Veteran software technologist Dale Klein concedes that the last 12 years at his Parallel Technologies, particularly during the Great Recession years, were not all fun and games.

For one thing, it couldn’t quickly become the software-integration outfit that he envisioned.

“I had to shift my strategy to survive and grow,” recalled Klein, 51, a local pioneer in using software to mine data that help manage so-called intelligent buildings. “It was a painful challenge at times.”

A decade ago at Parallel, which serviced data centers, Klein wanted to move the then-$4.5 million-a-year business more into software and services that harvested and integrated data in order to automate building management, from climate control to building-and-computer security.

However, data center owners generally weren’t ready to turn over the data and management back then.

So, Klein’s company mostly stuck to wiring data centers and ancillary services.

“During the recession we kept doing the cable work in data centers, because, despite the recession, the amount of data continued to grow.”

Today, Eden Prairie-based Parallel Technologies is more fully realizing Klein’s vision, posting annual revenue of about $40 million, thanks to 120 engineers, software jockeys and other employees.

The company bills itself as a “single-source provider of complete solutions for reliable data centers and [other] intelligent buildings.”

In June, Klein broadened and deepened the business through the acquisition of Omaha-based Building Systems Solutions, an 11-employee building-control-and energy-management outfit.

The purchase price was not disclosed.

Omaha is home to many data centers, thanks to a relatively moderate climate and low energy prices.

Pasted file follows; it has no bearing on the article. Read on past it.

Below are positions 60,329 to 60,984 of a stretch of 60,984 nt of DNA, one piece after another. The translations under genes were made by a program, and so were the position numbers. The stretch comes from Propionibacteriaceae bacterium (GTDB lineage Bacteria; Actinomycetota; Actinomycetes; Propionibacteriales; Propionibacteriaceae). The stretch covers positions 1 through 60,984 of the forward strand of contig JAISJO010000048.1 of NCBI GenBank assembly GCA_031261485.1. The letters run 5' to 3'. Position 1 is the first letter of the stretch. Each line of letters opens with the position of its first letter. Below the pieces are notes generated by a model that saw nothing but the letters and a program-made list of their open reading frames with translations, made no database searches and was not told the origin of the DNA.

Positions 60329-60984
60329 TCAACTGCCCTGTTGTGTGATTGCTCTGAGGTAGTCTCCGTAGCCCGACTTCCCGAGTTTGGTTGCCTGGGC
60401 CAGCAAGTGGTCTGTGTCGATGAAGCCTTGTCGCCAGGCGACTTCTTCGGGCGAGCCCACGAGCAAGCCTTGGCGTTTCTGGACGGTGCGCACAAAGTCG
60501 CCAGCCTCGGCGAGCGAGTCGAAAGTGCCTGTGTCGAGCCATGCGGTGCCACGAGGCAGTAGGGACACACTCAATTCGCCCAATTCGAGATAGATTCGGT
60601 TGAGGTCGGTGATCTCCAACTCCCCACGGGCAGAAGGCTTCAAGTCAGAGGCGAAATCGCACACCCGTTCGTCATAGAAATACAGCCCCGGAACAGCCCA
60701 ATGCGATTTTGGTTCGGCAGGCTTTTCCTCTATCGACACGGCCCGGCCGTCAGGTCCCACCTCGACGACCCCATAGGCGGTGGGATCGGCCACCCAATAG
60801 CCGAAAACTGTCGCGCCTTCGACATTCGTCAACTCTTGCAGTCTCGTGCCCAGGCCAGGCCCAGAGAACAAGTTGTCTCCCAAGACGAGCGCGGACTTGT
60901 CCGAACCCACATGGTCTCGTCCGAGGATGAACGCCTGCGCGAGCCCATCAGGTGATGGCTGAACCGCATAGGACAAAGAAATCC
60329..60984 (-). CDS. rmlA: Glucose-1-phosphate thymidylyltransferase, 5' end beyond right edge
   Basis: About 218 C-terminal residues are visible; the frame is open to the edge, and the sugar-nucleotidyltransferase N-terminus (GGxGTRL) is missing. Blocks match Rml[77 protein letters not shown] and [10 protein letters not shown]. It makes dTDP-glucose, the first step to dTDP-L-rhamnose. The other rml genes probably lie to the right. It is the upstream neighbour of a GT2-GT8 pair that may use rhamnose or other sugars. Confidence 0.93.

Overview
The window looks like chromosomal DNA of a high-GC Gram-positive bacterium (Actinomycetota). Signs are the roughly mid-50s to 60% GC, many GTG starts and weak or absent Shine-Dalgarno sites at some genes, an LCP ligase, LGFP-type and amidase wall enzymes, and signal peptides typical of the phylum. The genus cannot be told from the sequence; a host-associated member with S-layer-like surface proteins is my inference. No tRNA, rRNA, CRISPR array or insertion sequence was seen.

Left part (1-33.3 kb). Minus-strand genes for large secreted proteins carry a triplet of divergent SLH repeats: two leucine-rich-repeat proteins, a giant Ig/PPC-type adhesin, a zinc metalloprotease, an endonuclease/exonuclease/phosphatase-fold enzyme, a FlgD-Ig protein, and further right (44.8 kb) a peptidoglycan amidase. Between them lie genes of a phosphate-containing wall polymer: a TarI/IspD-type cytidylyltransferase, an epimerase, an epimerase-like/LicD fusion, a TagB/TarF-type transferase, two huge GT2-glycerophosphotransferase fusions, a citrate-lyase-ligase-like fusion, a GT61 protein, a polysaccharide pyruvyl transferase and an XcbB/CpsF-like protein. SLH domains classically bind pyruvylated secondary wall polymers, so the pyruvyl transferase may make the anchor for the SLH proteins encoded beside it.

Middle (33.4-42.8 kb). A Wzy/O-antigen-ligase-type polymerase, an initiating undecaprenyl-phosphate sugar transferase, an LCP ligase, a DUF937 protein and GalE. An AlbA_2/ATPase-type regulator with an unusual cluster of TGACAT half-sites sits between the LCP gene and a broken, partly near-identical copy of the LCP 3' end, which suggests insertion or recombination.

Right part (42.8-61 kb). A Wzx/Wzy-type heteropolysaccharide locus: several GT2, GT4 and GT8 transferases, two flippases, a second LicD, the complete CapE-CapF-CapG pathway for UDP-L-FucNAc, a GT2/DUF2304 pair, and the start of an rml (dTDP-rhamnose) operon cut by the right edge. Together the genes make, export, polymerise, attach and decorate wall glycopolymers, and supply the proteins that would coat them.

And adding Building Systems Solutions to the fold allows Parallel Tech to broaden its portfolio in managing heating-and-cooling systems, building-controls and more.

“The key to designing a truly intelligent building solution requires a thorough understanding of myriad components that constitute building infrastructure such as HVAC, network, security, controls and automation and communications,” Klein said. “Through this acquisition, Parallel Technologies is positioned to lead in comprehensive solutions.”

Klein said Building Systems Solutions, founded in 2009, has worked with companies from the U.S. Foods, to Omaha Public Power District to Zurich Insurance and the U.S. Coast Guard.

It installs equipment made by the likes of Siemens, Honeywell, Johnson Control and Trane.

Meanwhile, Parallel Tech has established itself as one of the Twin Cities’ fastest-growing companies in the recent years, according to the Minneapolis-St. Paul Business Journal annual survey.

And Klein and Parallel Tech are in the sweet spot in the fast-emerging field of running everything from the lights to building security with customized, integrated software packages.

“We’re driving energy sustainability, efficiency, reliability, safety and security,” Klein said. “We decided to [first] focus our intelligent building strategy on data centers, using our consulting approach and engineers. Now, building managers are getting more familiar with what we do, thanks to iPhones. And intelligent building management is coming more into play in the marketplace.

“And it’s still a horribly fragmented market. Architects, contractors, HVAC providers. And now we’ve acquired a building-automation company and 10 engineers. My end goal is to bundle all [our capability] for building clients; data centers and others.”

Klein’s entrepreneurial journey started, more or less, when his Javelin Solutions software firm was gobbled up in 2002 by Texas-based consultant Perficient.

Klein hung around for a couple of years before launching his own thing through his acquisition of Parallel Tech.

Klein believes he can double the size of the company over the next decade by focusing partly on “mission-critical” complexes.

That category includes hospitals, power plants and other 24-hour facilities that “will invest in the most contemporary infrastructure and data analytics.”

The Parallel team broke early one afternoon last week to celebrate employee anniversaries over beer and snacks.

Klein said a key part of his strategy is retaining valued employees by sharing progress, financial success and recognition.

When he bought Parallel Tech in 2005, it was a St. Louis Park-based telecom-services firm.

It’s been quite a ride to $40 million in revenue with 120 employees cruising the software-spectrum highway.